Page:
“It’s not rehabilitation—we know that’s worthless—so we do our best to break you.”
Papillon is inspired by semi-autobiographical bestselling books (Papillon and Banco) and the 1973 film with Steve McQueen and Dustin Hoffman (with a screenplay by Dalton Trumbo). Returning to such a classic film is challenging, but director Michael Noer has brought new life and a gritty vision to this new version.
Henri “Papillon” Charrière (Charlie Hunnam) is a small-time crook in 1931 Paris. When he runs afoul of a crime boss, he is framed for a murder and sentenced to life in the French penal colony in French Guyana. But Charrière is determined to escape and return for vengeance. On the transport to the penal colony he befriends Louis Dega (Rami Malek) a meek counterfeiter rumored to have a stash of money. Charrière makes a deal with Dega to provide him with protection in exchange for Dega funding his eventual escape.
Life in the penal system is difficult and violent. On arriving in French Guyana, the prisoners hear the rules. If you try to escape, we’ll shoot you. If we miss, the jungle or the sharks will get you. If you get caught, you will spend two years in solitary the first time, five years the second, then transferred to the notorious Devil’s Island. If you commit murder, you go to the guillotine. The prisoners are assigned hard labor and failure will result in severe punishment.
The partnership between Charrière and Dega creates a bond between them that becomes not just about business, but about friendship. After Charrière’s first escape attempt (and his two years in solitary), Dega has now moved into a position of trust—keeping the books for the warden. This provides a chance for another try at escape, this time with Dega going with him and two others.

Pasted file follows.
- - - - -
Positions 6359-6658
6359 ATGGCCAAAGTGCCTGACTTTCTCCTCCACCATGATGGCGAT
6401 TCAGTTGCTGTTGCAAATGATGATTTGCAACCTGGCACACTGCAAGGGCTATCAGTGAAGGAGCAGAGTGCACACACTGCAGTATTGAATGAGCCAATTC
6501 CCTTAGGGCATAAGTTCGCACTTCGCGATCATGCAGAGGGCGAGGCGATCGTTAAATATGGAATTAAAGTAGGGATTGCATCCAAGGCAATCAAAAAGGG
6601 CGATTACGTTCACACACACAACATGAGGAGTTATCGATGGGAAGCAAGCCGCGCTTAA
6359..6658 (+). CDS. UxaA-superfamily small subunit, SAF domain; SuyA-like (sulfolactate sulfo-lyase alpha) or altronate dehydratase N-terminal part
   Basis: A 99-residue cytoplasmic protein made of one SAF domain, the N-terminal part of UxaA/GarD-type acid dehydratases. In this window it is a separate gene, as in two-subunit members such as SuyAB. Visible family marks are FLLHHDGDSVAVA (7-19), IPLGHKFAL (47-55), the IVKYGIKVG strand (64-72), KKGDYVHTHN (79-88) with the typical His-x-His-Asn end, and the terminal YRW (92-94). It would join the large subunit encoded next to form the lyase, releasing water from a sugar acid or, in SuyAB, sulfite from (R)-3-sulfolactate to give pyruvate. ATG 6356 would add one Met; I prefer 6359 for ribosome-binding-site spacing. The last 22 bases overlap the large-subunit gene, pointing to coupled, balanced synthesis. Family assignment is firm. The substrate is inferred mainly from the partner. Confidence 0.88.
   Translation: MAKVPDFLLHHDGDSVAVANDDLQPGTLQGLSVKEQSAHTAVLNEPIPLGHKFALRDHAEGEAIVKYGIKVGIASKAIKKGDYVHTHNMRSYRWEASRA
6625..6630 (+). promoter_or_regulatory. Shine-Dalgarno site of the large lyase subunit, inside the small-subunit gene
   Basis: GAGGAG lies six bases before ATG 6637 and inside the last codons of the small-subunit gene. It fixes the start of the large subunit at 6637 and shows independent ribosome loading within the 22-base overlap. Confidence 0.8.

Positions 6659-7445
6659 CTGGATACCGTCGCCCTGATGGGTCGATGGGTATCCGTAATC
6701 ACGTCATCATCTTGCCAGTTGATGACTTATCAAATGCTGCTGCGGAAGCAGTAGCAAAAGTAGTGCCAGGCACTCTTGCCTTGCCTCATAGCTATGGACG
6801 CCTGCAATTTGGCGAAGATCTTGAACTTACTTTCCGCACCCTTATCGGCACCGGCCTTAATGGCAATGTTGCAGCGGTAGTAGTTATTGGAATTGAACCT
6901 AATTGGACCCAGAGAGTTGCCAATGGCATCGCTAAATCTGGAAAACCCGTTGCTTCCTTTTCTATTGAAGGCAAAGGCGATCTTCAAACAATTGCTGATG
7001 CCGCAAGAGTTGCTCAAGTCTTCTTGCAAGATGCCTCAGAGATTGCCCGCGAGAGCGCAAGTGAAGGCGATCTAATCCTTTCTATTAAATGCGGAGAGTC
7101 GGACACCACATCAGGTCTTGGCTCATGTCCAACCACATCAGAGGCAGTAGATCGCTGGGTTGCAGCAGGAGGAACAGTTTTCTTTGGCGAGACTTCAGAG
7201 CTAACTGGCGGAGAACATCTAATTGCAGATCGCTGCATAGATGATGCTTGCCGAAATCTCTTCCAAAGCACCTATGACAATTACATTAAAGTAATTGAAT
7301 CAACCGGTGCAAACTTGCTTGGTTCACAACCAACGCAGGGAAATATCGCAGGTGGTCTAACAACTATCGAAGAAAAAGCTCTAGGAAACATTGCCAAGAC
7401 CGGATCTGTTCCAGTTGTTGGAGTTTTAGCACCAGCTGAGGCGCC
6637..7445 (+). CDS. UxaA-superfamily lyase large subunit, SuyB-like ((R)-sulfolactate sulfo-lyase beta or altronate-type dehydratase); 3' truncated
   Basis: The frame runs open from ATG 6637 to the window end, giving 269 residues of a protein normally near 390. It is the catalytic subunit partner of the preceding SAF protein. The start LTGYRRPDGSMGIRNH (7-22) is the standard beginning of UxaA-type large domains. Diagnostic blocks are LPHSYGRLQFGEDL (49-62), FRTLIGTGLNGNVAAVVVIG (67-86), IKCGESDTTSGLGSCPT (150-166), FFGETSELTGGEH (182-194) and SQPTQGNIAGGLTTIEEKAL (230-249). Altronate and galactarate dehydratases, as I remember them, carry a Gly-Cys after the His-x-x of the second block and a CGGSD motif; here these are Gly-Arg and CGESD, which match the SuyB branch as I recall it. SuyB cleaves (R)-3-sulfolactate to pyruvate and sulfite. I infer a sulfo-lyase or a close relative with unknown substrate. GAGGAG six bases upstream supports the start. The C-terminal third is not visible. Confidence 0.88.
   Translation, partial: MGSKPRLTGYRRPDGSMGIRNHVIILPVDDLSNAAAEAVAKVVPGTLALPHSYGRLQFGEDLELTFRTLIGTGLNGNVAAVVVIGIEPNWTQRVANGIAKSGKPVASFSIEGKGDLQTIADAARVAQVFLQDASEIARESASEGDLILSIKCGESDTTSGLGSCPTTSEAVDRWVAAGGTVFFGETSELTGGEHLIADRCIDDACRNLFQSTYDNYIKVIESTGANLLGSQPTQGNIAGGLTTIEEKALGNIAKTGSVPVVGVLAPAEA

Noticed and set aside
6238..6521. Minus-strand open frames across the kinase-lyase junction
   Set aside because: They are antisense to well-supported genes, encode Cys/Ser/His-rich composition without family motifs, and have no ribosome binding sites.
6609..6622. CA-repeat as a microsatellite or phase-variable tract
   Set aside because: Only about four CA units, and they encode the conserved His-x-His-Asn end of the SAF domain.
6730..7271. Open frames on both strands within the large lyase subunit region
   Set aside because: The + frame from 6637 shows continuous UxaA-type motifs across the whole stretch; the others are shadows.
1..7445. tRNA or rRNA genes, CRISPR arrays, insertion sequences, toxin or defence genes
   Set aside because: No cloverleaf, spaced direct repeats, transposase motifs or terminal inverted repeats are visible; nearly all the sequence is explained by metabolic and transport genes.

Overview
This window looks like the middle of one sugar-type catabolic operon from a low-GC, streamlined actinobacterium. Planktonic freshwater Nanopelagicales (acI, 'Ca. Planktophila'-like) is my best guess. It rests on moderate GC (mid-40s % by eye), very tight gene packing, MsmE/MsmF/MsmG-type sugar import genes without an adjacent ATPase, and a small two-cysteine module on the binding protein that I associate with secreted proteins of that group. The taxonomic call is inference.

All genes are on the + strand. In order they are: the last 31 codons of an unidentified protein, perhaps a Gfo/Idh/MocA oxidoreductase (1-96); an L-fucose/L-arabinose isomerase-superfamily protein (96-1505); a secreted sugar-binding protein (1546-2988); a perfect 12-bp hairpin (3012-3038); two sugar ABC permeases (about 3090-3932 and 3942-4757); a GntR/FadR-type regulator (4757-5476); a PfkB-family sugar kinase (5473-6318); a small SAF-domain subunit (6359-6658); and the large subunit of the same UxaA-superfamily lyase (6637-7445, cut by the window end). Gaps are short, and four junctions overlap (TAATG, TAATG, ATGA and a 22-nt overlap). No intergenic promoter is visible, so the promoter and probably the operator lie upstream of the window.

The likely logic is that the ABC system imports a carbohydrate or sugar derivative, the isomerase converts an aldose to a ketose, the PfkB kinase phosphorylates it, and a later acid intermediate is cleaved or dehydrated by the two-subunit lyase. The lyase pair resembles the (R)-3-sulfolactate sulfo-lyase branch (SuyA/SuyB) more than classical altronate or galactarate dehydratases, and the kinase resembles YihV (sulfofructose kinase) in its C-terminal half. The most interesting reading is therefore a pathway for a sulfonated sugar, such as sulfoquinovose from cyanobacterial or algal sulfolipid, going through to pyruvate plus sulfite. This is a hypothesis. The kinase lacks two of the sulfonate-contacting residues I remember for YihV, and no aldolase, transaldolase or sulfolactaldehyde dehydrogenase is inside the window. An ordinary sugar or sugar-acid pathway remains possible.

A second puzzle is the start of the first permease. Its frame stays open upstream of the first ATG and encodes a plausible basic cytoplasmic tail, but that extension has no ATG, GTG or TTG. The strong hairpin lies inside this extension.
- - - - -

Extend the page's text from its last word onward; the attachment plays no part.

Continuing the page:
Charrière refuses to be broken, even by failure, even by years of solitary, even by beatings, even when taken to Devil’s Island. Dega, on the other hand, abandoned hope early on and hardened himself for the life in the prison system. He continues though to think that perhaps Charrière will be able to make things better.
Contrary to the warden’s words at the top of this review, there is a kind of rehabilitation for Charrière. He continues to have a hope of escape and a new life. That gives new meaning to his nickname, Papillon (butterfly). The butterfly is often seen as a symbol of resurrection and new life. As the years pass, it is a new life that Charrière seems intent on finding—not the revenge that he sought at first. He tells Dega at one point after years in the prison colony, “If I ever get out of here I’m going to lead a different life.”
Perhaps that is why when he finally found that new life and wrote his autobiographical books, they became bestsellers and prompted film adaptations. The riveting story of the absolute savagery and inhumanity within that prison setting eventually shifts to a story to hope and fulfillment. It is surely not an easy transformation. But the very fact that Charrière not only maintained his humanity, but even grew in positive ways makes this a story worth celebrating.
Photo credit Jose Haro / Bleecker Street